An advantage of the present invention is that the consumers can be shown the same physical paint color under various simulated ambient conditions. For example, a paint color can be shown in daylight with color temperatures of 5000, 5500, 6500 or 7500 Kelvin, and simulated ambient light at sunrise or sunset can be displayed by adding a tungsten filament lamp (2856 Kelvin), these illumination sources can be mixed to arrive at a desirable ambient condition, so that the consumers can view the paint colors between cool (6500 Kelvin) and warm (2856 Kelvin). The consumers can view the same paint color at sunrise, mid-day, sunset or evening, to ascertain how a room would look throughout the day. Furthermore, the consumers can view how the paint may look in a sunny room versus a shady room, and may adjust the paint colors so that all the rooms in a dwelling may look substantially the same, if desired.
Primary light modules 18 and the other optical components are preferably controlled electronically by a computer or a central processing unit (collectively CPU). Among other things, the CPU controls the amount of luminance of each light module 18 by dimming the LEDs contained in the light modules 18. Dimming LEDs can be accomplished by pulse width modulation (PWM). PWM uses varying pulse widths to vary the percentage of “on” and “off” time of a LED to effect dimming. This typically occurs at high speeds to minimize flickering or strobing to the consumers. For example, dimming an LED at 25% can be achieved with PWM by pulsing the LED to the on position at 25 μs and to the off position for 75 μs, and so on.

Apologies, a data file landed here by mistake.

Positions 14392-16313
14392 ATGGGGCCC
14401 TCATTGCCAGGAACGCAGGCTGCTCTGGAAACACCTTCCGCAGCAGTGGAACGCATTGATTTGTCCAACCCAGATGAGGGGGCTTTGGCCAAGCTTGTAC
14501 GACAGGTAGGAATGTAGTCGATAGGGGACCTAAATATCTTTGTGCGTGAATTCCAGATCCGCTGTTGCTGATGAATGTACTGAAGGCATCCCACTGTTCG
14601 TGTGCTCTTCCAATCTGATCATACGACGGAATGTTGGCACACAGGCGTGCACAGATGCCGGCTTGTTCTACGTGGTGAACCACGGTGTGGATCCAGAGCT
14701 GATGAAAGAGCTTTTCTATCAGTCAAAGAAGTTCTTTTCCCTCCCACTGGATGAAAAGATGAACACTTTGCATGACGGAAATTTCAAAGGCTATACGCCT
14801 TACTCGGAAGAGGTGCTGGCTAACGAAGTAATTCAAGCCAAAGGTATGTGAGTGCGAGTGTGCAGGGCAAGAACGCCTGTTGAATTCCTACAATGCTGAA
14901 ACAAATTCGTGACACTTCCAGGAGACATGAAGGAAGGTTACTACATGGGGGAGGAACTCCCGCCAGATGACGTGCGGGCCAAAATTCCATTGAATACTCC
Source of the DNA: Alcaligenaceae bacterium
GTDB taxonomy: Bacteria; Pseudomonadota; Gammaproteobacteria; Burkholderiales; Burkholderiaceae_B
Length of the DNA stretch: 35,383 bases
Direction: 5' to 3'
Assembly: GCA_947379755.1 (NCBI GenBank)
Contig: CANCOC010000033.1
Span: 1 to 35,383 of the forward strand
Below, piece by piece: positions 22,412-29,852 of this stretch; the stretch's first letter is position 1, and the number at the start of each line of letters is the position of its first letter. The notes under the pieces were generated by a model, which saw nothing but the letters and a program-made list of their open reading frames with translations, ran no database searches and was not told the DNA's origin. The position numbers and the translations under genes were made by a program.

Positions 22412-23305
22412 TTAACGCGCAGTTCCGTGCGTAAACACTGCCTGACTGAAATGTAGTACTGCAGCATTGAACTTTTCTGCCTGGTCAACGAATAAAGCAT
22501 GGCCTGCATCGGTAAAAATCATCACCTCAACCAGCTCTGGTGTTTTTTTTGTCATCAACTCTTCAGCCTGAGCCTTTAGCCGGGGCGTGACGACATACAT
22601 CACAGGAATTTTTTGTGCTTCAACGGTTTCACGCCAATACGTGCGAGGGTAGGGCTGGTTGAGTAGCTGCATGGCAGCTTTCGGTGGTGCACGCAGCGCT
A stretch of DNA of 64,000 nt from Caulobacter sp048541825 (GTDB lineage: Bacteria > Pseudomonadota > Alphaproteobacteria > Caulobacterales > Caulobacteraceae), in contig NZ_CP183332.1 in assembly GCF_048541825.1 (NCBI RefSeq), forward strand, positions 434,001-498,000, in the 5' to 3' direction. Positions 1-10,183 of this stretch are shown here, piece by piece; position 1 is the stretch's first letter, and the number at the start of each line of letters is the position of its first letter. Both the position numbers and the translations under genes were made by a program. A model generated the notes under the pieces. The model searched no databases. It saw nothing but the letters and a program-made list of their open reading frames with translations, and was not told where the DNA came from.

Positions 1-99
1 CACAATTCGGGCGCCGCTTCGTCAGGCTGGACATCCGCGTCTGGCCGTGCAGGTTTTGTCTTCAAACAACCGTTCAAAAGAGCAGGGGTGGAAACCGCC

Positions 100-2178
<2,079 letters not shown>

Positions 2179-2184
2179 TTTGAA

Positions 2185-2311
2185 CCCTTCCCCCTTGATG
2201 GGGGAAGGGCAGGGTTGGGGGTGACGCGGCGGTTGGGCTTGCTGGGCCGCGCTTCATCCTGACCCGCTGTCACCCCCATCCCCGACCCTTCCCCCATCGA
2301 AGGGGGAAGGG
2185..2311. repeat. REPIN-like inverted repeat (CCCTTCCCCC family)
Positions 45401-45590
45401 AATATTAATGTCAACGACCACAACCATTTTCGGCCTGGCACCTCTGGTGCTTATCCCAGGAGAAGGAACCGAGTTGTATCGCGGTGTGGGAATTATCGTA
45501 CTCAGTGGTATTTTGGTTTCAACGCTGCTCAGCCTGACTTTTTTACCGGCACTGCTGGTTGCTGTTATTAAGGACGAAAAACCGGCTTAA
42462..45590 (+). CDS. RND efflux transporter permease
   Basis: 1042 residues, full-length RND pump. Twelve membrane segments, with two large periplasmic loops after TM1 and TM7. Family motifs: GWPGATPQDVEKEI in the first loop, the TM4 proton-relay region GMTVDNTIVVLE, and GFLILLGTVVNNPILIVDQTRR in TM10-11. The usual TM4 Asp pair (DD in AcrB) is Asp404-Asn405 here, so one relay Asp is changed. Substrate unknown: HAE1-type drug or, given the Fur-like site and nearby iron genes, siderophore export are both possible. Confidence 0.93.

In accordance with another aspect of the present invention, LED dimming can be accomplished by selectively adding a number of available waves of repeating pulses. As shown in
Through dimming, the amount or intensity of emitting light from each light module 18 can be controlled and mixed in light mixing capsule 16, so that mixed, uniform light 34 of different colors 34 can be displayed in chamber 12. Neutral density filters can also be used to evenly reduce the intensity of the displayed colors.
The CPU may also execute a procedure for selecting groups of colors in harmony or emotion or coordination in accordance to a tintometric system. A suitable procedure is described in PCT publication no. WO 03/027958, which is incorporated herein by reference in its entirety. The CPU may also include voice activation command, keyboard, computer mouse, touch screen and other input/output devices to communicate with the consumers.
The CPU can create lightings or desirable spectral power distribution continuously to generate special or desirable colors and appearance effects of a physical complex picture or other physical objects characterized by a given set of spectral reflectance data. The present invention can predict the effect of color shifts by comparing the spectral power distribution (SPD) to the spectral reflectance data of the object colors.